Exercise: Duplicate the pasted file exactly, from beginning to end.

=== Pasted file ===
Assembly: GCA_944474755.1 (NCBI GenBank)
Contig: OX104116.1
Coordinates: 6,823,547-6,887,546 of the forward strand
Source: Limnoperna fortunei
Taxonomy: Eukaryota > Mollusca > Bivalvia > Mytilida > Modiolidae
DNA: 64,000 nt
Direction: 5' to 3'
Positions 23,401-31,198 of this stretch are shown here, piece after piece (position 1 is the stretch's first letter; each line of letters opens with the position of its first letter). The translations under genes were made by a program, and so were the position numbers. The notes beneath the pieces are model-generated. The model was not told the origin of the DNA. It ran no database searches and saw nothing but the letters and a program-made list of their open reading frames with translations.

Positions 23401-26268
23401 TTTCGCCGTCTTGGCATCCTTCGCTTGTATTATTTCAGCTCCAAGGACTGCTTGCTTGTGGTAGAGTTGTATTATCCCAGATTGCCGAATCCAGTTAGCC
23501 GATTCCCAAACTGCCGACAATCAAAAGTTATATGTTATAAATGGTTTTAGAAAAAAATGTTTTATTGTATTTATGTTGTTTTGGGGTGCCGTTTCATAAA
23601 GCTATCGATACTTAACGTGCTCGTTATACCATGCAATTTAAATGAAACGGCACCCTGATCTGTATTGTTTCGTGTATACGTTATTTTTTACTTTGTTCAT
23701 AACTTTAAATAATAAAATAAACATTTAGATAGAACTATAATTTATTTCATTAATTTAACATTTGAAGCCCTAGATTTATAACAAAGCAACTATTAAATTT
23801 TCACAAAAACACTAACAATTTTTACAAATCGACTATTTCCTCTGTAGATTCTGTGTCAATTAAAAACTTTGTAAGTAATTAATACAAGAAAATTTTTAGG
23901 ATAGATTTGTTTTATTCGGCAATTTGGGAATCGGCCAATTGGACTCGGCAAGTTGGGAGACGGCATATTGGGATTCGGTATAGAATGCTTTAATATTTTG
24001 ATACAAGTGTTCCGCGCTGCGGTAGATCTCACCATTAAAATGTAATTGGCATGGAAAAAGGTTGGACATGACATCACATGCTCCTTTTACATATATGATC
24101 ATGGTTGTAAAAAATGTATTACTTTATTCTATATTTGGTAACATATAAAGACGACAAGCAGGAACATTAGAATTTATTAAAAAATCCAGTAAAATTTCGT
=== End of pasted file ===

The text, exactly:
Assembly: GCA_944474755.1 (NCBI GenBank)
Contig: OX104116.1
Coordinates: 6,823,547-6,887,546 of the forward strand
Source: Limnoperna fortunei
Taxonomy: Eukaryota > Mollusca > Bivalvia > Mytilida > Modiolidae
DNA: 64,000 nt
Direction: 5' to 3'
Positions 23,401-31,198 of this stretch are shown here, piece after piece (position 1 is the stretch's first letter; each line of letters opens with the position of its first letter). The translations under genes were made by a program, and so were the position numbers. The notes beneath the pieces are model-generated. The model was not told the origin of the DNA. It ran no database searches and saw nothing but the letters and a program-made list of their open reading frames with translations.

Positions 23401-26268
23401 TTTCGCCGTCTTGGCATCCTTCGCTTGTATTATTTCAGCTCCAAGGACTGCTTGCTTGTGGTAGAGTTGTATTATCCCAGATTGCCGAATCCAGTTAGCC
23501 GATTCCCAAACTGCCGACAATCAAAAGTTATATGTTATAAATGGTTTTAGAAAAAAATGTTTTATTGTATTTATGTTGTTTTGGGGTGCCGTTTCATAAA
23601 GCTATCGATACTTAACGTGCTCGTTATACCATGCAATTTAAATGAAACGGCACCCTGATCTGTATTGTTTCGTGTATACGTTATTTTTTACTTTGTTCAT
23701 AACTTTAAATAATAAAATAAACATTTAGATAGAACTATAATTTATTTCATTAATTTAACATTTGAAGCCCTAGATTTATAACAAAGCAACTATTAAATTT
23801 TCACAAAAACACTAACAATTTTTACAAATCGACTATTTCCTCTGTAGATTCTGTGTCAATTAAAAACTTTGTAAGTAATTAATACAAGAAAATTTTTAGG
23901 ATAGATTTGTTTTATTCGGCAATTTGGGAATCGGCCAATTGGACTCGGCAAGTTGGGAGACGGCATATTGGGATTCGGTATAGAATGCTTTAATATTTTG
24001 ATACAAGTGTTCCGCGCTGCGGTAGATCTCACCATTAAAATGTAATTGGCATGGAAAAAGGTTGGACATGACATCACATGCTCCTTTTACATATATGATC
24101 ATGGTTGTAAAAAATGTATTACTTTATTCTATATTTGGTAACATATAAAGACGACAAGCAGGAACATTAGAATTTATTAAAAAATCCAGTAAAATTTCGT